“Flick Lives” is a reference to a character in many Shepherd tales from his Indiana days. Flick is the kid who gets his tongue frozen to a pole in A Christmas Story. Fans used to write “FLICK LIVES” as graffiti in the way that soldiers once wrote “Kilroy was here.” We marked our turf and showed that we followed Shep with those two words. And yes, people used to often join the L and I in Flick to create a totally different message to the world.
A self-help book is one that is written with the intention to instruct its readers on solving personal problems. If you can still find a local bookstore, there is a good chance that a shelf or wall is devoted to books of this genre.
These books take their name from a book actually titled Self-Help. It was a 1859 best-seller by Samuel Smiles. That name and author is for real. Samuel Smiles (1812 – 1904), was a Scottish author and government reformer, and his book promoted thrift and claimed that poverty was caused largely by irresponsible habits. The book has been called “the bible of mid-Victorian liberalism” and made him quite a celebrity.
Well before that, a book of manners published in 1558 suggests: ‘It is also an unpleasant habit to lift another person’s wine or his food to your nose and smell it’.” I agree.
But guides to how to live your life are even older. It could be argued that the ancient Egyptian “Codes” of conduct and the Bible were self-help or at least partially intended for self-improvement.
I have very strong memories of Charles Atlas who ran ads in almost every comic book I read as a kid. As a weakling 12-year-old reading a Superman comic, the idea of using “dynamic tension” to become really strong and avoid bullies “kicking sand in your face” was very appealing. Charles Atlas was a bodybuilder who came up with a system of physical exercise back in the 1920s, but the ads were running strong in the 1960s. (“Dynamic Tension” is a registered trademark of Charles Atlas, Ltd and their website still looks a lot like those ads from almost a 100 years ago.)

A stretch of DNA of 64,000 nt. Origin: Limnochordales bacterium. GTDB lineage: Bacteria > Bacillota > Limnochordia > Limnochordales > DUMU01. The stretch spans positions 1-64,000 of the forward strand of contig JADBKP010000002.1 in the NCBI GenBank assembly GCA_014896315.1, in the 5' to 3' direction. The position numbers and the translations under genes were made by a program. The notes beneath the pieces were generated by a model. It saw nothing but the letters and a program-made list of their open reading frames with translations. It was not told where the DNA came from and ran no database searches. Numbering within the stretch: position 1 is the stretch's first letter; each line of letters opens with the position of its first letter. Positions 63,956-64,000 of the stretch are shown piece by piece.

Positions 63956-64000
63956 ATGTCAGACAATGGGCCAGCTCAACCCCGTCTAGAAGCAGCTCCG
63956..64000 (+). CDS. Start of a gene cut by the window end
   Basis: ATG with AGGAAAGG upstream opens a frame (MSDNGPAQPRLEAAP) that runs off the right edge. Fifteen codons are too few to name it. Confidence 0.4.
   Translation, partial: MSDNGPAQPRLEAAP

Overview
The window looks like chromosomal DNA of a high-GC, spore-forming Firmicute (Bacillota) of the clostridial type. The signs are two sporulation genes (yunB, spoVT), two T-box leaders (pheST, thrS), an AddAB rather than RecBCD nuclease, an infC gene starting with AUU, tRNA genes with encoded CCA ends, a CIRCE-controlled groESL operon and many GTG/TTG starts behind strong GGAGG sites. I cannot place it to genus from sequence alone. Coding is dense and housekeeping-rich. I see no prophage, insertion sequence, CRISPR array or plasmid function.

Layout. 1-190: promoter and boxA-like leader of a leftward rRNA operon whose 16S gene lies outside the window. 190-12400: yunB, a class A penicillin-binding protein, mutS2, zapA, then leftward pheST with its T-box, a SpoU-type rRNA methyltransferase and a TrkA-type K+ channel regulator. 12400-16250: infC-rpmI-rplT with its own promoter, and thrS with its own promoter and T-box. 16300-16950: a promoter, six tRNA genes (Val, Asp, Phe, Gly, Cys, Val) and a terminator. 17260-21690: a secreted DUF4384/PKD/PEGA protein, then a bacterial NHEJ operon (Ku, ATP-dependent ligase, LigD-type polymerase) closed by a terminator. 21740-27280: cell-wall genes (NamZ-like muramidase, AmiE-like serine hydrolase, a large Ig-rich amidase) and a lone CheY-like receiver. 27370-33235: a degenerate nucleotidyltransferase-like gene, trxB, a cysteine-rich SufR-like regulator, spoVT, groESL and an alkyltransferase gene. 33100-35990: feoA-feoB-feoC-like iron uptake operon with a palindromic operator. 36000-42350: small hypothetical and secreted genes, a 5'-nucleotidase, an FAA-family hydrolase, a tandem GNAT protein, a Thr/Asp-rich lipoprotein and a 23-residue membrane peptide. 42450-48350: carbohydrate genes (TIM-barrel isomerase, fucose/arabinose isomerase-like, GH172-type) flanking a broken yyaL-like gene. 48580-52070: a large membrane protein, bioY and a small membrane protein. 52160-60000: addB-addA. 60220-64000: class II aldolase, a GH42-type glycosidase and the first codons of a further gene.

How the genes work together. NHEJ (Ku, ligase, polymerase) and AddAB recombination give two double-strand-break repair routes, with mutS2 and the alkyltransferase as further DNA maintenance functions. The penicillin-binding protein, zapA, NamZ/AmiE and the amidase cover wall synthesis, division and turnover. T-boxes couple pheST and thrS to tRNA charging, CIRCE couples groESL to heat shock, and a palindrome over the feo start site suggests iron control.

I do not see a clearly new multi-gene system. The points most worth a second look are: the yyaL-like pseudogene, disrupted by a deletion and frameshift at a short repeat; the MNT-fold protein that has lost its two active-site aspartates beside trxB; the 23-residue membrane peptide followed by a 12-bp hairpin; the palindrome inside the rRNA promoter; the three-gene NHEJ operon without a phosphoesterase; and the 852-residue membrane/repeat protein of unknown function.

The Charles Atlas method was all about putting muscle against muscle. No weights or equipment needed. That was very appealing to a kid with only a weekly allowance. We even did a variation of this in our school gym classes that the teachers called “isometrics.” I recall a gym teacher telling us, “Look at lions and tigers. They don’t use any equipment. they stretch and push muscle against muscle.” it made sense to me.
Dale Carnegie’s How to Win Friends & Influence People was probably the first book I ever encountered on a bookshelf that was clearly “self-help.” It is one of the first best-selling self-help books and was first published in 1936. It is also still around. (Self-help books have legs!) It has sold over 30 million copies worldwide. It even made Time Magazine’s list of the 100 most influential books.
Like Charles Atlas, Carnegie’s self-help promises sound really tempting: make people like you; win people to your way of thinking; change people without arousing resentment.
One topic that has perennial appeal is love. In the Middle Ages, there were “Conduir-amour” – guides in love matters – published. In classical Rome, Cicero’s On Friendship and On Duties and Ovid’s Art of Love even produced a sequel – Remedy of Love. They are the forerunners of the many volumes published about where to go to meet mates (most of them are intended for male readers), how to start a conversation, keep them interested, and ultimately how to have the best sex.